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Archive for the ‘Provocations’ Category

The Summer Olympics are almost upon us, which means Olympic fever the world over. Soon, people will be glued to their TV sets to watch feats of human athleticism. I’ll admit that I enjoy watching many of the events, particularly track and field, gymnastics, swimming, and judo.

Unfortunately, the Olympics represent much that is wrong with the modern sports and entertainment apparatus, and a troubling blend of nationalist jingoism, shortened attention span, and corporate exploitation. Rather than a celebration of human achievement, they are increasingly a competition of sponsors, heavily subsidized national training programs, and unpaid labor.

Why do the Olympics suck so much?

  1. The athletes get hosed: Today, the Olympics no longer cares about only admitting amateur, non-professional athletes, which is fine, I guess. Unlike professional meets, the Olympic-organized events do not offer a purse for winners (some countries, like the U.S. do), which means that unless you’re Michael Phelps, you’re not getting steady income. Meanwhile, corporate sponsors for the Olympics (not to mention the highly corrupt IOC… which is such a foregone conclusion that it doesn’t even warrant its own bullet point) make tons of money off of the Olympics ($4B for the 2001-04 quadrennium), along with the various ancillary businesses that surround the Olympics. The only people not making money on the billions in revenue are the people competing. “OK,” you say, “but isn’t it great that the athletes are motivated by more than money?” I do, indeed! But that is all the more reason to making it easier to do what they love, rather than forcing them to beg for sponsorships to continue competing for our benefit.
  2. No one cares about these sports outside of the Olympics: Outside of, say, basketball, tennis, and maybe boxing, no one cares about these sports. They are amazing feats of stretching human achievement to the limit, but we pretend to enjoy them once every four years anyways. And why? Because they are “our” team, or because we like the way they look, or because they have a great narrative. But once the lights dim, our attention flits elsewhere. It’s a great international corporate lovefest, but it’s all a short-term fling, one that vanishes as quickly as it appeared.
  3. It professes apolitical ideals, yet encourages jingoism: Yeah, so I’m a big party pooper. Yelling “USA!” at the screen is half the fun! But I’m bothered by the fact that politics is carefully managed at the Olympics in a way that encourages only a certain kind of nationalism. These days we just gleefully cheer for our colors–the ones we had no part in supporting in a game we don’t care that much about. The narrative of triumphalism in athletics as triumphalism in foreign policy leads to all sorts of unfortunate ties between athletes and the countries they represent, as if someone’s most important identity were the flag over their head rather than their personal achievements. Meanwhile, when the “wrong” type of politics makes an appearance at the Olympics, there is always hell to pay. It’s a white-washed version of the world that not only ignores, but denigrates those who dare to speak out. Making an statement of protest = bad; kow-towing to nation-states and stereotypes = good.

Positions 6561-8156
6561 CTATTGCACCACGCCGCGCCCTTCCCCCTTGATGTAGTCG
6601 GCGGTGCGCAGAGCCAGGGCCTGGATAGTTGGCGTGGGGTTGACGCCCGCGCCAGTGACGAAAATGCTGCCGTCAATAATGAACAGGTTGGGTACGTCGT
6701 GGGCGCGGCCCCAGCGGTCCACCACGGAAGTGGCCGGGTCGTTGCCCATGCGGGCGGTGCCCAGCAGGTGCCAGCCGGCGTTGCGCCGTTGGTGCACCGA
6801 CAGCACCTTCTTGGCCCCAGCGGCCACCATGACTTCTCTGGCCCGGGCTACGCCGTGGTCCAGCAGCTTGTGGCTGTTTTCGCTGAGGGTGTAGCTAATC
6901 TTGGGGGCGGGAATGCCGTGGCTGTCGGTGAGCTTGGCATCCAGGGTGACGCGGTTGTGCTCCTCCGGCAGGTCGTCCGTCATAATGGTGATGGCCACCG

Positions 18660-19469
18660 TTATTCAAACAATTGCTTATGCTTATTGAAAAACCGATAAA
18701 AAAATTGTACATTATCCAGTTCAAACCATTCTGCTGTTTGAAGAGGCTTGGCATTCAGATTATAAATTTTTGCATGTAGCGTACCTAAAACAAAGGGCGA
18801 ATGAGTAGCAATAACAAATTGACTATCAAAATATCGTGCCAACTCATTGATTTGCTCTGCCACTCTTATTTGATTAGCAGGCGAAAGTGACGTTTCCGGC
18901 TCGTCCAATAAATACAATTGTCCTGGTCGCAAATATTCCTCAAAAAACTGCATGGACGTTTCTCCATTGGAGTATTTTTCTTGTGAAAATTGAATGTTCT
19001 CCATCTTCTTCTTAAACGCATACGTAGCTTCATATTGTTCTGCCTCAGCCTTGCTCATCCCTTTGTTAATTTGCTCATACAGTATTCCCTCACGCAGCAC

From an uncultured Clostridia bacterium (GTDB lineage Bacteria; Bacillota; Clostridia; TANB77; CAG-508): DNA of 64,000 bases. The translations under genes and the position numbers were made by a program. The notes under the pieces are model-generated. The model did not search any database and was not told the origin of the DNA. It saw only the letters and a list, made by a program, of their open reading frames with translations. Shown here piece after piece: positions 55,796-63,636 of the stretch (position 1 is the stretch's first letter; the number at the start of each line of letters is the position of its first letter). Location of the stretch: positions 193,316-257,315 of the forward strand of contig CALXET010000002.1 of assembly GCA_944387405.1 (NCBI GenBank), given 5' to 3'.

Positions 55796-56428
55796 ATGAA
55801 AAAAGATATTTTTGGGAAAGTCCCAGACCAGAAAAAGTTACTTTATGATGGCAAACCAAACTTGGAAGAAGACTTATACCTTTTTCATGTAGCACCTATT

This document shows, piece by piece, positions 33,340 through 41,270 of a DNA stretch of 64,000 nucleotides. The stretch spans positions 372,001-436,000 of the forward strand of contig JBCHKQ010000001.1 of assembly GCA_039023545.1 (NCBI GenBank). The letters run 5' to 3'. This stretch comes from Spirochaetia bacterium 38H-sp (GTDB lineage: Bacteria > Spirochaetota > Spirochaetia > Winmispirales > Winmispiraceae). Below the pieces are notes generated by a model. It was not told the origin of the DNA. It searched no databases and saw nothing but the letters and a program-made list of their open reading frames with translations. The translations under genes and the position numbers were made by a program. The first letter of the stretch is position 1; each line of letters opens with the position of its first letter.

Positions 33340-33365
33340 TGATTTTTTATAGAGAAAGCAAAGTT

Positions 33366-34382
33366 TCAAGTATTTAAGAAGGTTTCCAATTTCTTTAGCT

Watch this (somewhat melodramatic) documentary on the 1968 Olympics’ black power salute to get an idea:

And if you think this kind of thing is over, Peter Norman, the silver medalist Australian who shared the podium with John Carlos and Tommie Smith, was not even invited to the 2000 Sydney Olympics. Last year, these clowns still won a silver medal.

In short, the Olympics exploit athletes, have only fleeting connection to its “fans,” and obsessively censor any sign of political unrest or turmoil. No wonder totalitarians everywhere have always loved them.

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Do they need our charity?

President Obama has released his tax returns–that ever-strange feature of American politics. Yet, the tax return gives us an interesting view into one bit of our tax law that needs substantial reform: the charitable donation. As you’ll note from my shoddy circling, President Obama donated $5,000 to Sidwell Friends School. If that name sounds familiar, it’s because the President’s daughters attend that school.

Now, Sidwell Friends School is a private school with high tuition ($31,960 a year). Do they really need additional funding? Or perhaps, put differently, do they deserve tax-deductible charitable giving?

Furthermore, to what extent can this really be considered charitable giving? Presumably, this is much closer to a quid pro quo relationship — the school, I imagine, strongly encourages parents to donate additional money to the school. Might those parents donate expecting special or different teacher? Might the school have incentives for treating the students of donors differently than those who merely pay tuition?